I wonder if celebrity mob boss John Gotti ever thought he would inspire numerous rappers to name themselves after him. It’s possible he wouldn’t have minded if they were genuinely talented emcees, but unfortunately his elders fared better. Capone and Noreaga are good rappers, Pablo Escobar and Sam Giancana were part of Nas and Kool G Rap’s legendary careers whether they liked it or not, and even fictional characters such as Scarface have been immortalised in rap AND film. With Irv Gotti, Kurupt and Yo Gotti associating themselves with the last great Mafia personality, it’s not quite the same.
Kurupt has utilised the “Young Gotti” moniker during Dogg Pound albums and has proven himself as a strong emcee through both his west coast work as well as the Horsemen projects with eastern collaborators. Irv Gotti was a successful producer but an awful rapper, and Yo Gotti fares the worst of the lot by lacking the “successful producer” side to his game. That may well be harsh, but Yo Gotti is a swag rapper full of boasts and self-indulgent tripe that lends his music a distinct lack of replay value.
“I Am” is trashy and flashy in equal measures. It’s like the Kardashians of rap albums, in that you know it’s bad, you know it’s not helping the youngsters, but it still finds a way of hooking people in to its mindless world of sex, drugs and money. The production makes or breaks an album with terrible rapping, French Montana’s latest being a prime example of how much a producer and endless guest features can hide an artist’s shortcomings. Yo Gotti isn’t quite as bad as French, but that’s like saying being stabbed in the leg isn’t as bad as being stabbed in the chest – you’ve still been stabbed. What’s annoying about this release is that Gotti CAN rap, but pretends he can’t on songs like “I Know” where his messy flow and rushed delivery are left all over an admittedly decent take on the inimitable Da Luniz track “I Got Five On It.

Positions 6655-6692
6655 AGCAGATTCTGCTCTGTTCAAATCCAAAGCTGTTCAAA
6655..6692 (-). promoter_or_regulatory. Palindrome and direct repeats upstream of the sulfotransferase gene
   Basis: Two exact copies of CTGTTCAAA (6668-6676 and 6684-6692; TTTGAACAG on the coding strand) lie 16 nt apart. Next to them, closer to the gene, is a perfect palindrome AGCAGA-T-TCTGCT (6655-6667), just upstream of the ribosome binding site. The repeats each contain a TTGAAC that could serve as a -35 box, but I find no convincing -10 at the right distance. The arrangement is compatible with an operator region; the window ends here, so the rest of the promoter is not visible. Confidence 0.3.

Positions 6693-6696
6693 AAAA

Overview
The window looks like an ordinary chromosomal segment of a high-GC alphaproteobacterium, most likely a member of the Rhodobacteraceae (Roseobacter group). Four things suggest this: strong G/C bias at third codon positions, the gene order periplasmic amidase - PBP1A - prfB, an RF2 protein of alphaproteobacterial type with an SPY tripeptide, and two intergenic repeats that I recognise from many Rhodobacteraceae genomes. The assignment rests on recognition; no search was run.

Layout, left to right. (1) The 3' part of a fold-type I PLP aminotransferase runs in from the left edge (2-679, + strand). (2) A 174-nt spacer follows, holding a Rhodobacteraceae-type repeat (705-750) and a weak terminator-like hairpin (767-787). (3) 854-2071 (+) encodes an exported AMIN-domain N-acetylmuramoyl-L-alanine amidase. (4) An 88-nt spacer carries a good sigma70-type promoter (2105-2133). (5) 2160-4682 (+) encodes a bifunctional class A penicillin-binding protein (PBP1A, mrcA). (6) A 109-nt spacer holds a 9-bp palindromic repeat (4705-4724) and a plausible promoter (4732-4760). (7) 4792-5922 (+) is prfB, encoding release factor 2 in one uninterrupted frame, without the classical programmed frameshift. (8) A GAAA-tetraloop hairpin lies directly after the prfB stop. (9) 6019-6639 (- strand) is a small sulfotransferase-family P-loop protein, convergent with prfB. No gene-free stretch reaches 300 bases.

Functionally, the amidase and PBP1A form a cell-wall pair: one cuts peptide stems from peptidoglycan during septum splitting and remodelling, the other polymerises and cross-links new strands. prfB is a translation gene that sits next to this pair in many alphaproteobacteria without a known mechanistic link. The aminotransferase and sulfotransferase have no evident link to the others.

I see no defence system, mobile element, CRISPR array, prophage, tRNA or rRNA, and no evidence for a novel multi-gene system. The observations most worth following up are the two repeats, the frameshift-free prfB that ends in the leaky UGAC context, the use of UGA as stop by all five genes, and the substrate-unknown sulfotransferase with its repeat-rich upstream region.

Where Gotti has a frankly repulsive persona on most songs, his charisma is often enough to hold together songs with a sung hook; “Don’t Come Around” comes off harder than Peter North on ten Viagra, but it’s mostly down to Kendall Morgan’s sweetly delivered vocals. There’s some funny lines on “ION Want It”, with gems such as “If the money don’t come in rubber bands I don’t want it” and “If the pussy don’t come with head I don’t want it”. For all we know, Gotti could be serious here, but I sure hope he isn’t. Nursery rhymes show up on “I’m Sorry”, which suffers from Yo Gotti being alone on the track. This isn’t the type of hip hop to convince naysayers of the genre’s value, it’s simple, mindless and at times, hopelessly generic. But when you’re attracting the likes of T.I. and J. Cole (who easily drops the best verse on the album) who gives a damn?
“LeBron James” won’t be proud to have a song named after him after listening to Yo Gotti’s interpretation of accomplishment, using played out themes such as high-end cars as a barometer of success. It’s like listening to Silkk The Shocker’s appearance on MTV Cribs. There’s an awful example of Autotune on “Die a Real Nigga”, making Gotti sound like a robot running low on batteries. Yet somehow, this album isn’t awful as such, because it’s backed up by some very good beats: “Cold Blood” is a pleasant, soulful break from the barrage of bass, while “Respect That You Earn” is the obligatory R&B song that talks about respecting women even though Gotti has spent the previous ten songs labelling women as hoes and bitches. It’s as hypocritical as a Vinnie Paz record, but like Paz’s best, Gotti still has that production to fall back on. This album slams harder than a body slam from Sticky Fingaz, and much like Onyx, ruthless misogyny runs throughout “I Am”, with â€˜bitch’ and â€˜nigga’ in every other bar. At times you’d wish Gotti had done what DMX used to do and recorded two versions (of each song!), or even better, put some thought in to his writing. If you can get past the ignorance, this is enjoyable for what it is – an album to be played loudly in your car, with the windows down and a middle finger up to anybody who looks at you disapprovingly.